Penn State’s defense has been praised for its speed, its ability to converge on the ball and the controlled chaos that it creates.
And Buffalo knew this.
The Bulls knew that they couldn’t just simply line up and run against the bigger, faster, stronger Penn State defense so they used misdirection to fool it.
Buffalo rushed for 184 yards and moved the chains 22 times, 12 of which were on run plays, against a Nittany Lion defense that is considered one of the nations best.
So how did they do it?
On Buffalo’s second play from scrimmage, the Bulls showed how they would pick apart Penn State’s defense and on this first down run, it was simply a zone blocking scheme.
The entire Buffalo offensive line zone blocked and contained the Nittany Lions and opened a big hole in which Jaret Patterson bursted through for a 12-yard gain.
The play also wouldn’t have worked if Buffalo’s right tackle didn’t come around the play and pick off Micah Parsons.
Here is another example with a different camera angle of the Buffalo zone-blocking scheme later in the game.
Buffalo was able to use the penetration and aggressiveness of the Penn State defensive line against them with these zone blocking schemes.
This is something Penn State is going to see in every game this season.
On this specific play, the linebackers need to do a better job filling the holes and reacting to the reads that are given by the offense.
As the first quarter wound down, Buffalo started to show more and more misdirection.
On this second down play, Buffalo runs a simple counter play where it pulls both guards.
The first guard is supposed to kick out the unblocked defensive end, while the second guard is supposed to fill through the hole and lead block for the running back.
And even though the second guard never made it through the hole, Kevin Marks still has plenty of space to run through on this 10-yard run.
This is a play that Buffalo ran to perfection throughout the game and the Nittany Lions never really had an answer for.
Buffalo also ran a similar version of the same play throughout the game where both guards pulled.
The Penn State defense initially gets the same read as the earlier play as both guards pulled.
You can see Cam Brown see this read and start to move downhill towards the B gap where the previous play was run, but this is a different play.
Buffalo doesn’t leave the defensive end unblocked this time around as the play is designed as a stretch counter, it’s a designed outside run.
And the Bulls were able to seal the edge and pick up a first down once again on second down.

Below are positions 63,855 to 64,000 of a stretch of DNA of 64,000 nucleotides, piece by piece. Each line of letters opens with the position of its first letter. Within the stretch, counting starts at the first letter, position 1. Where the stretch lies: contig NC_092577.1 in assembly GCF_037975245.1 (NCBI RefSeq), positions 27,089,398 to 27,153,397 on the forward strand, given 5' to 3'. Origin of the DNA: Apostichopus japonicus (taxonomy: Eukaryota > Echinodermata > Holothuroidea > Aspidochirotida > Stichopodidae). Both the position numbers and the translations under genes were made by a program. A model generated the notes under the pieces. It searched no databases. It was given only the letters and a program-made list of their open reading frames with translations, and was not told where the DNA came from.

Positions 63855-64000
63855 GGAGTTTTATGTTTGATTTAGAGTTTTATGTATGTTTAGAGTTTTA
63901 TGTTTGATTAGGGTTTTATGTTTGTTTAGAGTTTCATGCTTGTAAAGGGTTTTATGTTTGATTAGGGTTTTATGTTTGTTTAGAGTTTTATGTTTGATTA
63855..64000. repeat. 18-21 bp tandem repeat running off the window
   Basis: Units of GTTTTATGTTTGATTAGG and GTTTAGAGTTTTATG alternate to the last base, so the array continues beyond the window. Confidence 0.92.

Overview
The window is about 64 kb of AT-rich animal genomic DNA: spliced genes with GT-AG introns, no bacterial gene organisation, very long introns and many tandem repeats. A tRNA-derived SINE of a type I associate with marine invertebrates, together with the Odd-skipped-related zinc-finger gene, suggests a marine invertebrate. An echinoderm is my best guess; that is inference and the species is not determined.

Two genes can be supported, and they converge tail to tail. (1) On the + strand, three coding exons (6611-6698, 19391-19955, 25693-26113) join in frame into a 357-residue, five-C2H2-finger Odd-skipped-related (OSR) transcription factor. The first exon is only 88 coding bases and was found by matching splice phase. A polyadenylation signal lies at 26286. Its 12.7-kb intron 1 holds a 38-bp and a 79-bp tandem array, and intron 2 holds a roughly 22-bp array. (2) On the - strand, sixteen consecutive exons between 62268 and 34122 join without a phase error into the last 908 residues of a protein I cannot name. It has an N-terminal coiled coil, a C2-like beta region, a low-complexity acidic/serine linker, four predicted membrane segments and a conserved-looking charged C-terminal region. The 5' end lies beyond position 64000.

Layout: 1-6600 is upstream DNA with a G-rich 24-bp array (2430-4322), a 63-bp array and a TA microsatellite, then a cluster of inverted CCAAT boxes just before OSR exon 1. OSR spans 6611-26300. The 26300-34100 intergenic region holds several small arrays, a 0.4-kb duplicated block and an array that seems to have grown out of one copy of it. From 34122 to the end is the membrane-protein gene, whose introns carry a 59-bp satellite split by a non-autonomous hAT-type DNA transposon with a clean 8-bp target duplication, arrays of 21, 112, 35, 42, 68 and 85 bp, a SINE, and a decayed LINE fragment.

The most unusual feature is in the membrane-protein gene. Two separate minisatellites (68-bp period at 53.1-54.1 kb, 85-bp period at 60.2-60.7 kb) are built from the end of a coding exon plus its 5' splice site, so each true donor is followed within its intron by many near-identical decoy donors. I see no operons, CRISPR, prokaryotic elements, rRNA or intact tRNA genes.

In addition to running a lot of counter plays and forcing the Penn State defense to make multiple reads by pulling multiple guards, the Bulls also ran some textbook trap plays.
At the end of the first quarter, Buffalo runs one to perfection, taking advantage of the speed of Jayson Oweh.
Oweh is left unlocked on the top side of the defensive line as it will be the pulling guard’s responsibility to take care of the defensive end and then the running back would slip right behind that block and through the hole created.
But the pulling guard never has to block Oweh.
The defensive end uses his high motor to get off the ball quickly and immediately shoots down the line and towards the quarterback.
As a very talented pass rusher, that is what you would expect Oweh to do.
But this is the wrong read. As a defensive lineman, you are never left unblocked for no reason.
Oweh leaves his gap and it creates a massive hole for Buffalo as the pulling guard has no need to kick anybody out and can instead become a lead blocker.
Here is yet another example of Buffalo using a pulling guard to success against the Penn State defense.
The entire Nittany Lions defensive line blasts up the field off the snap of the ball on this play, which is exactly what Buffalo wants.
You can see that the Buffalo offensive line isn’t fighting to keep Penn State out of the backfield, they are just sealing them off.
There is no harm with having players in the backfield as long as they aren’t where the hole is.
The Buffalo center does a good job of down blocking and filling for the pulling guard and with the rest of the Penn State defensive line flying up the field, the pulling guard is able to get to the second level and get hands on Ellis Brooks.
In the process, this also cuts off Parson’s angle and chance at making the play.
Then a missed tackle at the end of the play by Brown and Tariq Castro-Fields results in a big run by Patterson.
And it wasn’t just run plays where the Buffalo offense caught Penn State off guard.
The Bulls faced a very long 3rd-and-18 in the second quarter and it once again used Penn State’s speed against them with a screen pass.
Plays like this should never happen if you’re Penn State and is something that needs to be corrected.
Buffalo killed the Penn State defense with misdirection on Saturday and came in with a great game plan on how to matchup with the Nittany Lions defense.
This game showed that the Penn State defense isn’t invincible. They have some weaknesses and teams are going to continue to exploit them.
That being said, Penn State’s defense still had a very good game.
For every play that Buffalo pulled a guard and gained 10 yards there are two-to-three examples of plays that Penn State blew up in the backfield.
Buffalo though did what Idaho couldn’t and showed that this Penn State defense can be broken down and if opposing teams formulate a good game plan, they will be able to score on this Nittany Lions defense.